Larch felling in the Forest of Dean is set to start
FELLING of up to 50,000 larch trees is expected to start tomorrow.
The Forestry Commission hopes to nip the spore-borne disease in the bud, and not bring down all 700,000 larches in the Forest of Dean.
The first felling is set to start tomorrow, or Monday at the latest.
"We believe we have caught it at an early stage, and we are hopeful of containing it," said the Forestry Commission's planning forester, Francis Barker.
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Between 40,000 and 50,000 larch trees in the Forest are believed to be in areas of infection by phytophthora ramorum. The germ was first discovered in the Dean in June but not all trees in areas to be tackled are infected.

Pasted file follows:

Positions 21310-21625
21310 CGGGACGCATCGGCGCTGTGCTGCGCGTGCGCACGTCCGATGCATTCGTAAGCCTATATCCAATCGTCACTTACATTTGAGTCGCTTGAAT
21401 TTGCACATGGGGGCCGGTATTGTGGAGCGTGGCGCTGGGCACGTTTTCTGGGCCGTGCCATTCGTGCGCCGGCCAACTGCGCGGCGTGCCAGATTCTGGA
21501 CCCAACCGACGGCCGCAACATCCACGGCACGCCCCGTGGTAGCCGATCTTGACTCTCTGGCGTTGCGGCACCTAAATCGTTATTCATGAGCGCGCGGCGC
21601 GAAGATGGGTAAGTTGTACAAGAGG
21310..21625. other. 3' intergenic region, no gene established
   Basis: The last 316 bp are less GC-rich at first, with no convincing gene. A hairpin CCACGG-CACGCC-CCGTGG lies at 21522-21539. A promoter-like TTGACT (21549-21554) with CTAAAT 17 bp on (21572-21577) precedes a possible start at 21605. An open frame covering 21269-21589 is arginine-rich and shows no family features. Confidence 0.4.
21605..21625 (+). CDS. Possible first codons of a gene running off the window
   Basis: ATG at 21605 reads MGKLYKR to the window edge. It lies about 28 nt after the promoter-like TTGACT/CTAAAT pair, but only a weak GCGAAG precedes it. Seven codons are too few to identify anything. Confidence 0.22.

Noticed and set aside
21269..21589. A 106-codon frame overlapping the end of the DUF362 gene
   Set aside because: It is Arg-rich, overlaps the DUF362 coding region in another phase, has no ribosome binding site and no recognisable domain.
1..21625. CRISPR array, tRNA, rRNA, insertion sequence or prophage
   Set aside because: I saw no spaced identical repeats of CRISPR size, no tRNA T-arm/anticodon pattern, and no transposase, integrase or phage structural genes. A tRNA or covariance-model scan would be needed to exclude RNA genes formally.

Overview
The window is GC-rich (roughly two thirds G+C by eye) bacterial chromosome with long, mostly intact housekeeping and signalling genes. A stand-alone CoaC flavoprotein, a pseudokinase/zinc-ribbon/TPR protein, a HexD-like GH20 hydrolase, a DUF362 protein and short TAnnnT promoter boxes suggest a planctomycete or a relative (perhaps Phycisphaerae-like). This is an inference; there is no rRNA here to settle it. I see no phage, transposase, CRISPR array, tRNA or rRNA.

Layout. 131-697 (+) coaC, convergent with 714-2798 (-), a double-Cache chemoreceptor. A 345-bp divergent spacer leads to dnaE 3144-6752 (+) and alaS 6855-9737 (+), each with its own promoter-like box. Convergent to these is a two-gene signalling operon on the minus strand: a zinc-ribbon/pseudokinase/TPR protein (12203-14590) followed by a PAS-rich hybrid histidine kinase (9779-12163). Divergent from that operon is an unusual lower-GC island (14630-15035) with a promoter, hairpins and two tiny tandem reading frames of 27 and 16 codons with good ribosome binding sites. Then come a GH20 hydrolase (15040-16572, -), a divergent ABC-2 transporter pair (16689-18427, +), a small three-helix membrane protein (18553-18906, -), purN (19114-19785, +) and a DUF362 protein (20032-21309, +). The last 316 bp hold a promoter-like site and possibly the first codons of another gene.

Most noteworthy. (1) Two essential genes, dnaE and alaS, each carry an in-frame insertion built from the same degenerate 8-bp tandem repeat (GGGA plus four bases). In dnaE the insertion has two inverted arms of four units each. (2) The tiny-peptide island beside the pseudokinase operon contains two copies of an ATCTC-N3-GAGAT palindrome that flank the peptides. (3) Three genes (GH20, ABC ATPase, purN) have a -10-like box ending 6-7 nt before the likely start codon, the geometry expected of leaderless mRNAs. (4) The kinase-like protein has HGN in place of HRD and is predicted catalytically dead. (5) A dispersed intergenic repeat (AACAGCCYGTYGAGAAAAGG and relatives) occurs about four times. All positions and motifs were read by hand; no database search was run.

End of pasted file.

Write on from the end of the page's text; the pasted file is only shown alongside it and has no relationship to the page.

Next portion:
It's spreading across the South West, and if it continues unabated, all 700,000 larches in the Forest could have to be felled – 11 per cent of all the trees in the Forest of Dean.
Mr Barker said latest surveys indicated 101 hectares would have to be felled, with another eight hectares of smaller trees flailed, and 17 hectares of larch growing with other species thinned.
The spore sticks to the needles of the larch, so even removing smaller trees should stop it spreading.
In the east of the Forest, areas to be targeted are Kensley between Speech House and The Dilke, Edge Hills, Heywood, Soudley and Flaxley. In the west, larches in Kidnalls, Oakwood Bottom, Nagshead Lodge, Clanna, Worcester Walk and Highmeadow will be tackled.
The first contract for between 27,000 and 28,000 trees, has been awarded, while other contracts to take that figure to between 40,000 and 50,000 are expected to be signed imminently.
Infected wood will be used as bio fuel after going through a licensed sawmill, and uninfected wood can be sold for fencing, chipboard and for the construction industry. New trees will be also be planted.